The final instalment of the RAIA state awards, leading to the nationals in Canberra on 17th November.
|In this issue we feature the RAIA awards made in South Australia, the ACT, Queensland and the Northern Territory. The South Australian award program saw an overall emphasis on the recycling of well known Adelaide buildings. With this in mind David Harkin, President of the SA Chapter, commented that the entries showed that architects are not only aware of innovative design within new buildings, but are also able to be creative in their use of existing structures. Residential and renovation projects also featured strongly, reflecting South Australia’s bouyant housing market. The winner in the new building category was the Port Adelaide Football Club Player and Administration Centre by TECTVS Design, a building "clearly built around a football club and its culture".|
The architects also won the Archicentre-Renovation award for their ‘tree house" addition to a small cottage, poetically described by the client as "a living space nestled between my memories and my dreams".
The judges of the ACT awards had a particularly difficult time as the program has no building type categories. Nonetheless, the judges were unanimous in the level of award to be made for each building. Two projects received the premier award - the Canberra Medallion - this year. The judges believe that the quality of the CSIRO "Discovery" by Daryl Jackson Alastair Swayn is evident in all aspects of the building. It is, they say, "a building with genius loci, a place with a special quality where science and the public are brought together". Dawson Brown Architecture also received a medallion for their additions to Sastrugi Lodge, Thredbo. The jury felt the project "respected and magnified" Otto Ernegg’s 1959 heritage-listed building.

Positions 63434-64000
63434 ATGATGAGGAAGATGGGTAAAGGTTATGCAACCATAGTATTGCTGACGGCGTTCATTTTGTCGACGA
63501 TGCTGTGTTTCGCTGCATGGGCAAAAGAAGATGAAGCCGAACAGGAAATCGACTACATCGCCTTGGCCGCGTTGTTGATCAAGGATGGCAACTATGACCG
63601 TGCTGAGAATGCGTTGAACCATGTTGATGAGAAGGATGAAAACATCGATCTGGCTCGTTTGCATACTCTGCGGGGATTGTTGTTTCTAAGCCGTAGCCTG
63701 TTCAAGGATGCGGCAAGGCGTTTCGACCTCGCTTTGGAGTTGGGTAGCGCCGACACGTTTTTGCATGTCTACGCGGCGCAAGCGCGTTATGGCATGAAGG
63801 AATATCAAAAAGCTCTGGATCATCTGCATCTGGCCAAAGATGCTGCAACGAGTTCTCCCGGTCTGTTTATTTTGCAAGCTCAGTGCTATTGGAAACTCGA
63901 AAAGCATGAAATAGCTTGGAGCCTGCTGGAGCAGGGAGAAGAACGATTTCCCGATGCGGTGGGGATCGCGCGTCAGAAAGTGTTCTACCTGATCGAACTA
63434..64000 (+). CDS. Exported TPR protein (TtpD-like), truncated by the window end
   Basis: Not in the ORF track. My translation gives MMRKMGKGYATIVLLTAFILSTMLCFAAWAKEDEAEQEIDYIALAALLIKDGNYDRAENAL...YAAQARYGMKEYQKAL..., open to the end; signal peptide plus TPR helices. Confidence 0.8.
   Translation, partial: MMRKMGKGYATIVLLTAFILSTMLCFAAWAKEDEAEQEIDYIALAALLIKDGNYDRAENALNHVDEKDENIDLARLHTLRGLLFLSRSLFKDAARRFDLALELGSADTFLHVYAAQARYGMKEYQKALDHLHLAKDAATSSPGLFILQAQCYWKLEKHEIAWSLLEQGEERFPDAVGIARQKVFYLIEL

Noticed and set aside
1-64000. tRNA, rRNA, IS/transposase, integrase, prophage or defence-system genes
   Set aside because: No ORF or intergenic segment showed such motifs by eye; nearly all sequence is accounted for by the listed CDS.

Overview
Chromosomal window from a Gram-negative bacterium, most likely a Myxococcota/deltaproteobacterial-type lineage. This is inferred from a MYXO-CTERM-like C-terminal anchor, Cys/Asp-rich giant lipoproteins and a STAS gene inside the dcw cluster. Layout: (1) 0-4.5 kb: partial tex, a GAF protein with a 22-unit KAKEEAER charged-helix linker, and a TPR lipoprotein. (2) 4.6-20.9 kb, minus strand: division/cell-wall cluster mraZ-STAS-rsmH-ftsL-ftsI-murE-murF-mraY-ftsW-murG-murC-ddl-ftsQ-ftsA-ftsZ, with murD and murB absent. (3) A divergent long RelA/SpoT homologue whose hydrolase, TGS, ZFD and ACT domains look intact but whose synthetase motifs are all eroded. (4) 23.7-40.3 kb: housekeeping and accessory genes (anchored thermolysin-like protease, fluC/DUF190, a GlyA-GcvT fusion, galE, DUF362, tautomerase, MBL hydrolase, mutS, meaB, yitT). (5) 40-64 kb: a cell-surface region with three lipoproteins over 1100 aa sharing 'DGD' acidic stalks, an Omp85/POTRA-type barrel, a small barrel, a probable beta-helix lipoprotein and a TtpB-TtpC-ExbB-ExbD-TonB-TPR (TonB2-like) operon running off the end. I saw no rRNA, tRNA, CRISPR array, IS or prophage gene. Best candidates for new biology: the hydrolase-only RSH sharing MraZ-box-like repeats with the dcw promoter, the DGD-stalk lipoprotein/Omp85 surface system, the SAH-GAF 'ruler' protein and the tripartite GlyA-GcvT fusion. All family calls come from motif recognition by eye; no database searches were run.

Work on another existing building - Bligh Voller Nield’s National Library of Australia Executive Offices - received one of the two Awards. The other Award was for the Ducrou Pavilion, Australian National Botanical Gardens by Malcolm Munro & Associates. The architects also won the Small Practice Award for the "integration of architecture and landscape design evident in the practice’s work". The BHP Steel Award went to a project intriguingly described as "a caravan that has mated with an armadillo… It displays a fondness for 1950s caravans, and makes the architecture of impermanence a virtue." This "delightful anti-architecture" is the Mechanical Plant Enclosure, Ursula College, ANU by Denis Formiatti.
Queensland saw a number of awards go to development projects of various kinds. Denton Corker Marshall received the Civic Design Award for the South Bank Master Plan, while the Beatrice Hutton Award for commercial architecture went to the Harbour Town Shopping Centre by The Buchan Group. The Award of Merit in this category went to Russell Hall Architects’ Commercial, Retail and Medical Centre. This is an unusual project in that Russell Hall fabricated the folded, welded steel facade himself. Rex Addison’s house for his family, "a masterly accumulation of years of reflective thought, experiment and gained knowledge", won the Courier Mail People’s Choice Award. The house was also joint winner of the Robin Dods Award for housing with the St Lucia House by Peter Skinner and Elizabeth Watson-Brown Architects. The Museum of Tropical Queensland by Cox Rayner Associates with Barrett & Associates, "a landmark institutional building", received both the BHP Award and the FDG Stanley Award for public buildings.
The jurors in the Northern Territory travelled far and wide to visit the 18 entries in their award program. The Lolly Houses by Tangentyere Design won both the Tracy Memorial Award and the President’s Award. The jury commented, "This project deserves recognition not only as a mirror for us reflecting the spectrum of changing roles of non-Aboriginal intervention through paternalism to self-determination, but as an example of how our profession can contribute positively to the reconciliation process."